The Government's Sustainable Development Commission (SDC) has given the nod to a huge barrage across the Severn estuary which will result in the loss of 145 hectares of protected wetland habitat and a change in the intertidal area of some 14,428 hectares. more...

Fortis bank shirks responsibility for toxic mud-flow

News

21st June, 2007

A major investor in a gas exploration project which has set off a toxic mud-flow has washed its hands of responsibility for the damage caused to homes of thousands of Indonesian people. more...
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Attenborough launches new climate campaign

News

31st May, 2007

Veteran naturalist and broadcaster Sir David Attenborough has launched a new multi-million pound fund to combat climate change. more...
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1 billion homeless by 2050, says Christian Aid

News

14th May, 2007

One billion people could have been forced out of their homes by 2050 as a result of the pressures of climate change, a new report by development charity Christian Aid says. more...
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Cargill's Amazon soy plant forced to close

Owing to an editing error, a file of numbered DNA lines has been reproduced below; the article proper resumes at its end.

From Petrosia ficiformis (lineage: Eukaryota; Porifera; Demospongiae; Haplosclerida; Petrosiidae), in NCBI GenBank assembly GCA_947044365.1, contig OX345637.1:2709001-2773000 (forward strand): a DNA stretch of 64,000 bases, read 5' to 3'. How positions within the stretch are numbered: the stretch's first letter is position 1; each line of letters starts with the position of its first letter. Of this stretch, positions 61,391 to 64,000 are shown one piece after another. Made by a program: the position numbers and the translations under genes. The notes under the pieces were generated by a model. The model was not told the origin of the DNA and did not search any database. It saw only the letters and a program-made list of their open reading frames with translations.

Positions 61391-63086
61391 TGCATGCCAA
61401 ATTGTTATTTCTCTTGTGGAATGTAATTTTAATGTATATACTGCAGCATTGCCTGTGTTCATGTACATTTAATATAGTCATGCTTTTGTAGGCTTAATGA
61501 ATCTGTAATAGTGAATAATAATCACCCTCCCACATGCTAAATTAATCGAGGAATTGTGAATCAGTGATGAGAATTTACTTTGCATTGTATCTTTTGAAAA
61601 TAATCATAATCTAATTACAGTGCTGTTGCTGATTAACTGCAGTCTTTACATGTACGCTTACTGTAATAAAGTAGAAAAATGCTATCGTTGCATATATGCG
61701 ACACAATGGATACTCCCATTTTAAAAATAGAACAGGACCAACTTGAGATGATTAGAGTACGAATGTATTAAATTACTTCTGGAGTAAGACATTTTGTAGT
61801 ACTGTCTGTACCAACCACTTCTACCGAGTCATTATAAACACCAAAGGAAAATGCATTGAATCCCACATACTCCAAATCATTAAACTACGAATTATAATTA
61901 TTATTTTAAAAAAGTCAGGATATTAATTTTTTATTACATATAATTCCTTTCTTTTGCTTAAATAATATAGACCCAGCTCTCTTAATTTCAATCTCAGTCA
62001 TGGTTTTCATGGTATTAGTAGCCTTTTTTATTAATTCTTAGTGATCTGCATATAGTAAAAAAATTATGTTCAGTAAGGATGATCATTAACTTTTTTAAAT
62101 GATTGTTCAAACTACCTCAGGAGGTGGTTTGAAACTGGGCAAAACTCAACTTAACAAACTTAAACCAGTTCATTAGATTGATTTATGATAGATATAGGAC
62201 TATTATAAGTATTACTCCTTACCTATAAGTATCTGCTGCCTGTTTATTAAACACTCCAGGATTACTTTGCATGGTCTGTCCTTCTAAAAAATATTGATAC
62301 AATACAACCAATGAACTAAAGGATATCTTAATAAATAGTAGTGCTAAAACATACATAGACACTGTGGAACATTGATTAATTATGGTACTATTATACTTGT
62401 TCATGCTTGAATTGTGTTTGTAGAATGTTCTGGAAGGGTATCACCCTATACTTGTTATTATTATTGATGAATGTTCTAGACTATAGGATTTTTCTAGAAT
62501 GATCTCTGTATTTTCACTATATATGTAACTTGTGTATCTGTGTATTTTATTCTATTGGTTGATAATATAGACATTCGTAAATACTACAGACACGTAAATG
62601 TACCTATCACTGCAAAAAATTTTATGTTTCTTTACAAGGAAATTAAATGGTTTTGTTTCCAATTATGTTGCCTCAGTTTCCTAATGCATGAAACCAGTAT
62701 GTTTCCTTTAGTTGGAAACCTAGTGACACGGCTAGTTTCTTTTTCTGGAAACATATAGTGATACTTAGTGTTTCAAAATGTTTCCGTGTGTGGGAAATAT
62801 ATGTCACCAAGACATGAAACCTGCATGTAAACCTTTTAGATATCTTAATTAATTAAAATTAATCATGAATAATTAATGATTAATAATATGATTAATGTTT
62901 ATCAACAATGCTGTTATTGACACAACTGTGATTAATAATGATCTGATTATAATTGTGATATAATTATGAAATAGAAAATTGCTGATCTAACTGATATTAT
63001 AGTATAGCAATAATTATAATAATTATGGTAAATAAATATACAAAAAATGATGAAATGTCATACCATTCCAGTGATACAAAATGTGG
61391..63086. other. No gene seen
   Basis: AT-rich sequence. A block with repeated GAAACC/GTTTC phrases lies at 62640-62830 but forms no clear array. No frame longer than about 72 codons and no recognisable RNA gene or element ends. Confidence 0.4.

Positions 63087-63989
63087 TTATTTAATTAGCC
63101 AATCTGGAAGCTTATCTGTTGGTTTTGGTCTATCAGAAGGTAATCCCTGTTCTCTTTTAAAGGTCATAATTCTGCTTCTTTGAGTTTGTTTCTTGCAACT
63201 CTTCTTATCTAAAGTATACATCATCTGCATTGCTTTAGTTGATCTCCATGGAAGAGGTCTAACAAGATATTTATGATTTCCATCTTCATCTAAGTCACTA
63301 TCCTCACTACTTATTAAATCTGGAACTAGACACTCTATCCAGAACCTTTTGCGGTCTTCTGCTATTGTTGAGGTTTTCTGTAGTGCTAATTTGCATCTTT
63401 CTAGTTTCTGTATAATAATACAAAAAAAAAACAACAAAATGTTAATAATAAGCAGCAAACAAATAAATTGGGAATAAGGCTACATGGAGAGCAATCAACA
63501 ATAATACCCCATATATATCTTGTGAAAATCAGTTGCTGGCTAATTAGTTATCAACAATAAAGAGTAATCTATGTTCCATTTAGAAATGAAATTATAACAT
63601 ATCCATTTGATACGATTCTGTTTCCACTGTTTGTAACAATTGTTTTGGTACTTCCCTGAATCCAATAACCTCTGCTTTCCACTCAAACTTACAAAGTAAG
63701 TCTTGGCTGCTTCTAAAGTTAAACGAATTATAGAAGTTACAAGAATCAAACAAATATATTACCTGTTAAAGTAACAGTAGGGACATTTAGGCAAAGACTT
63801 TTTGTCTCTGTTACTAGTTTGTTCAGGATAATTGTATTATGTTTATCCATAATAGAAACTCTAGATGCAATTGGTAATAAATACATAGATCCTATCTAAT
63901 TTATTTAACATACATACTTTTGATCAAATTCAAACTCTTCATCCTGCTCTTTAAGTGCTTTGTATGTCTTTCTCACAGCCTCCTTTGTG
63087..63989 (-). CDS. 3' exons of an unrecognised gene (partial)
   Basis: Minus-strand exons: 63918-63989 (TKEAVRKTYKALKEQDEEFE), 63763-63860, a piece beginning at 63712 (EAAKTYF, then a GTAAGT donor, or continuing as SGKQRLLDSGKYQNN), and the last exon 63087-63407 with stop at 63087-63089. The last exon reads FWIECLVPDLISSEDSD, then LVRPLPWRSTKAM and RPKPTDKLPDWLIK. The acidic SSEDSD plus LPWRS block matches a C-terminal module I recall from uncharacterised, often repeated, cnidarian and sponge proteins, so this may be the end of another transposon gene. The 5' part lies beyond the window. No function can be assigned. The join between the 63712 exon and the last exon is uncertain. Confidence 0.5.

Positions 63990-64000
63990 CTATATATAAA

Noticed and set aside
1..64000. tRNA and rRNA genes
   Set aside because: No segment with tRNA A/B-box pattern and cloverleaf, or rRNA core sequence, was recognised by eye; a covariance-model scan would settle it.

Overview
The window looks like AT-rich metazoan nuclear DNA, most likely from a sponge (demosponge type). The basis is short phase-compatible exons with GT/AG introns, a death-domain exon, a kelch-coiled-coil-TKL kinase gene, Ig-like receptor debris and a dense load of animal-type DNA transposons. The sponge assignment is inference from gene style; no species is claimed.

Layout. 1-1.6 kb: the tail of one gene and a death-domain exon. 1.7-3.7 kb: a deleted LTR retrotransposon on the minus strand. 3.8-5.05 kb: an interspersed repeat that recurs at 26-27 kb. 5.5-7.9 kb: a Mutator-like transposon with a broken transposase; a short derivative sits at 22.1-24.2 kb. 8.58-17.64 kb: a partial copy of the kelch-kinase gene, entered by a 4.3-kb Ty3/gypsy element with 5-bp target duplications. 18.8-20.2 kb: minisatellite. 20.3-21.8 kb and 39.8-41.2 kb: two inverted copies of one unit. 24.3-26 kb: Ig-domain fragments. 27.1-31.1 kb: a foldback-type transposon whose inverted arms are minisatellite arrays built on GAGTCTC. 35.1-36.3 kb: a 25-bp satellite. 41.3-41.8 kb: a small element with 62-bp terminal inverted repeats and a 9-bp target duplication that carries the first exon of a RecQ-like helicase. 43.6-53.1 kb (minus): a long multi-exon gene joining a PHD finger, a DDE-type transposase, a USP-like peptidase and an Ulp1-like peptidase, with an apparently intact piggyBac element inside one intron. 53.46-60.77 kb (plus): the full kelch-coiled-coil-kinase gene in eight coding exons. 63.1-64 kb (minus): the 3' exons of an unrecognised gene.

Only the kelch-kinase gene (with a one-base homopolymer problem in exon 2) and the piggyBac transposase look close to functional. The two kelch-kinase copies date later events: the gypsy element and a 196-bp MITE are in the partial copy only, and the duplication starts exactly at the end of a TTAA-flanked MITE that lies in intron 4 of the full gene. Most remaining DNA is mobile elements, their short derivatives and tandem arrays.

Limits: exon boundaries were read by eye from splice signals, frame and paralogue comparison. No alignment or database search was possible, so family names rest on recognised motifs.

News

26th March, 2007

Cargill, the international agribusiness giant, has been forced to closed a soy-bean export terminal in the Amazon. more...
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Bushmen struggle to return to Central Kalahari

Clive Dennis

1st March, 2007

Botswanan police are refusing to allow Kalahari Bushmen to return to their ancestral homelands, despite their having won a landmark high court case allowing them to do so, writes Clive Dennis more...

'Build on the green-belt' says think-tank

News

23rd January, 2007

A new report by the Policy Exchange think-tank has advocated scrapping the green-belt and simplifying the planning system. more...
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Milton Friedman: Architect of Neoliberalism RIP

Paul Kingsnorth

1st December, 2006

Death is rarely something to be celebrated, but I can’t say I shed a tear last week when I heard that Milton Friedman, the father of neoliberal economics, had gone to the great free market in the sky. more...
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Nairobi: where did it all go wrong?

Mark Anslow

24th November, 2006

Having enjoyed brief media coverage, world attention towards climate change during the last few weeks did not end with a bang. Instead, it fizzled out, bogged down in international policy and technicalities at the UN Climate Change Conference in Nairobi last week. Why? more...